Ancient Monuments

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Portal dolmen called The Giant's Quoit at Carwynnen

A Scheduled Monument in Camborne, Cornwall

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Latitude: 50.1882 / 50°11'17"N

Longitude: -5.2933 / 5°17'35"W

OS Eastings: 165014.620392

OS Northings: 37211.119198

OS Grid: SW650372

Mapcode National: GBR FX95.XV8

Mapcode Global: VH12Q.6JHL

Entry Name: Portal dolmen called The Giant's Quoit at Carwynnen

Scheduled Date: 13 January 1955

Source: Historic England

Source ID: 1004458

English Heritage Legacy ID: CO 396

County: Cornwall

Civil Parish: Camborne

Traditional County: Cornwall

Lieutenancy Area (Ceremonial County): Cornwall

Church of England Parish: Treslothan

Church of England Diocese: Truro


The monument includes a portal dolmen, known locally as 'The Giant's Quoit' or 'The Giant's Frying Pan', situated on a gentle west-facing slope between two small tributaries to the Red River. The portal dolmen survives as a collapsed chamber originally formed by a capstone and three upright stones which stood to a height of 1.5m. It collapsed in the 19th century. The chamber was rebuilt, but collapsed again in 1967. The capstone measures approximately 3.3m long by 2.5m wide and 0.3m thick. Two of the former supports, up to 2.7m long, now rest on top of it with the third lying beneath. Further stones surrounding the portal dolmen are the result of field clearance. It was first described and sketched by Borlase in the 18th century.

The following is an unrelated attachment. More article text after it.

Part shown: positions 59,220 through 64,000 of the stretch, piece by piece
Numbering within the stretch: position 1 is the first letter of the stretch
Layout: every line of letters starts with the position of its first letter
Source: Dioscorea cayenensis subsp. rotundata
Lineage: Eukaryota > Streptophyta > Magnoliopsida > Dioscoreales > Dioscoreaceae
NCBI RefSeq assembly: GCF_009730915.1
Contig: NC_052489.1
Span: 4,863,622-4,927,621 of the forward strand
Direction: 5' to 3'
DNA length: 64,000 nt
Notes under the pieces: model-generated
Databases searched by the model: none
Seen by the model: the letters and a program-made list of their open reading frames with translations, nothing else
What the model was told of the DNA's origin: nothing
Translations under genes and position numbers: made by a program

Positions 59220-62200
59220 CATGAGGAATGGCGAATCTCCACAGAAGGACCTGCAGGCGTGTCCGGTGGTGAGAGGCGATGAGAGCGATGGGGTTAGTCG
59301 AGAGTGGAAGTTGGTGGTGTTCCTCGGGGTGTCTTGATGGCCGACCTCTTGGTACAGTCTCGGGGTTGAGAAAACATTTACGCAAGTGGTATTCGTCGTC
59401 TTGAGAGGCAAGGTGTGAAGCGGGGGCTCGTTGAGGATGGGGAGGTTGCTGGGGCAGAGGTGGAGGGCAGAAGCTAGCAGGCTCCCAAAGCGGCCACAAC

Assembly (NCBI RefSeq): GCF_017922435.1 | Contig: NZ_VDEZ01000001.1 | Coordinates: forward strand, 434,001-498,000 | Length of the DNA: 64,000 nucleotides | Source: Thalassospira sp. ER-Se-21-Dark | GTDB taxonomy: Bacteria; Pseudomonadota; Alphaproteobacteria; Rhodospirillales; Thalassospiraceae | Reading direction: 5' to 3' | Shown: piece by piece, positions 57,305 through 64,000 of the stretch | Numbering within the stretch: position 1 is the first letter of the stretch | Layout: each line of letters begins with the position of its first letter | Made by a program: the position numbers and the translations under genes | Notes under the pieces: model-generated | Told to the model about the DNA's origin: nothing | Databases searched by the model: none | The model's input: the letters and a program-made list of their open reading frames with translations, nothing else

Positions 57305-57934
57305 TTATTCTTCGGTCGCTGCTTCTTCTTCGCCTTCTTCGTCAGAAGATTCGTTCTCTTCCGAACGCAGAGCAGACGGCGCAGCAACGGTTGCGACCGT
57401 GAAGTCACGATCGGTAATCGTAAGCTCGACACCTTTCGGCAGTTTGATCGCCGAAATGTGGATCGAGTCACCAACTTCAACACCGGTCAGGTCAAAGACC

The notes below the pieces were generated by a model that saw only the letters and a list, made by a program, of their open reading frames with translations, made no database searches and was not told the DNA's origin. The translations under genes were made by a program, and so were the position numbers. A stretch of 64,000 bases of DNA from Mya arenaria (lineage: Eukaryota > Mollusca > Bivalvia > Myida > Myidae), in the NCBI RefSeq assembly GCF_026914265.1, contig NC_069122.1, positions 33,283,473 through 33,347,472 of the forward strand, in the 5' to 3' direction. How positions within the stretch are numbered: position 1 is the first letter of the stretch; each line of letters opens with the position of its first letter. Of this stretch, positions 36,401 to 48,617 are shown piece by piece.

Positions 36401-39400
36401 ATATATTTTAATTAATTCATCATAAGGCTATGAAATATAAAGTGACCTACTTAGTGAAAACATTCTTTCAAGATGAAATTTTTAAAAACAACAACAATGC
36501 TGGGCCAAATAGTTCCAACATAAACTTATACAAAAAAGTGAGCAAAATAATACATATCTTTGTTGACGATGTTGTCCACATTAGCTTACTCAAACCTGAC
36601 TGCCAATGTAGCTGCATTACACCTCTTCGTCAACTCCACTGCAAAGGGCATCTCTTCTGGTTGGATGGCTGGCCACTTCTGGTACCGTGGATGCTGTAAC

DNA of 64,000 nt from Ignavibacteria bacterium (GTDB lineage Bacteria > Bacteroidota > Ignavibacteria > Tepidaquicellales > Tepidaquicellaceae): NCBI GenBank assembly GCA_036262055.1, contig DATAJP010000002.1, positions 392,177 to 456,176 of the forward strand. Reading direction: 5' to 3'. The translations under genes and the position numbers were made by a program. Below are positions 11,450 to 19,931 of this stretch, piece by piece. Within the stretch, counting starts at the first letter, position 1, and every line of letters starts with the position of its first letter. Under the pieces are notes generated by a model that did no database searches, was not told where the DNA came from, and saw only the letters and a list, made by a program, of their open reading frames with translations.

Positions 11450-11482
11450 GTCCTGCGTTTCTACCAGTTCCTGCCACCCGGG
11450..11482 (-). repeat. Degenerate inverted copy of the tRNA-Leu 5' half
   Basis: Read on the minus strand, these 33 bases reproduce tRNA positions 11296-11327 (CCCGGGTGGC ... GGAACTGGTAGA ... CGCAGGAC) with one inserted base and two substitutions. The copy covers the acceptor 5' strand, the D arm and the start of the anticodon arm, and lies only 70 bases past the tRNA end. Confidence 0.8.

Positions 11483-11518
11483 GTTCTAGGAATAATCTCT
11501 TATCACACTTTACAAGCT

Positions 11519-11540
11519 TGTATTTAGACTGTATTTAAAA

Sources: HER:-
PastScape Monument No:-425684

Source: Historic England

Reasons for Scheduling

Portal dolmens are funerary and ceremonial monuments of the Early and Middle Neolithic period, the dated examples showing construction in the period 3500- 2600 BC. As burial monuments of Britain's early farming communities, they are among the oldest visible field monuments to survive in the present landscape. Where sufficiently well-preserved, they comprise a small closed rectangular chamber built from large stone slabs, with free-standing stones flanking the frontal slab of the chamber. A capstone, often massive, covers the chamber, and some examples show traces of a low cairn or platform around the chamber. Some sites have traces of a kerb around the cairn and certain sites show a forecourt area, edged by a facade of upright stones in a few examples. Little is yet known about the form of the primary burial rites. At the few excavated sites, pits and postholes have been recorded within and in front of the chamber, containing charcoal and cremated bone; some chamber contents of soil and stones may be original blocking deposits. Many portal dolmens were re-used for urned cremations, especially during the Middle Bronze Age. Only about 20 portal dolmens are known nationally, mainly concentrated in west Penwith, Cornwall. Despite having collapsed and some disturbance by cultivation, the portal dolmen called The Giant's Quoit at Carwynnen is still one of an extremely ancient and rare group of monuments. It will retain archaeological and environmental evidence relating to its construction, function, longevity, funerary and ritual practices, social organisation, territorial significance, collapse, reconstruction and overall landscape context.

Source: Historic England

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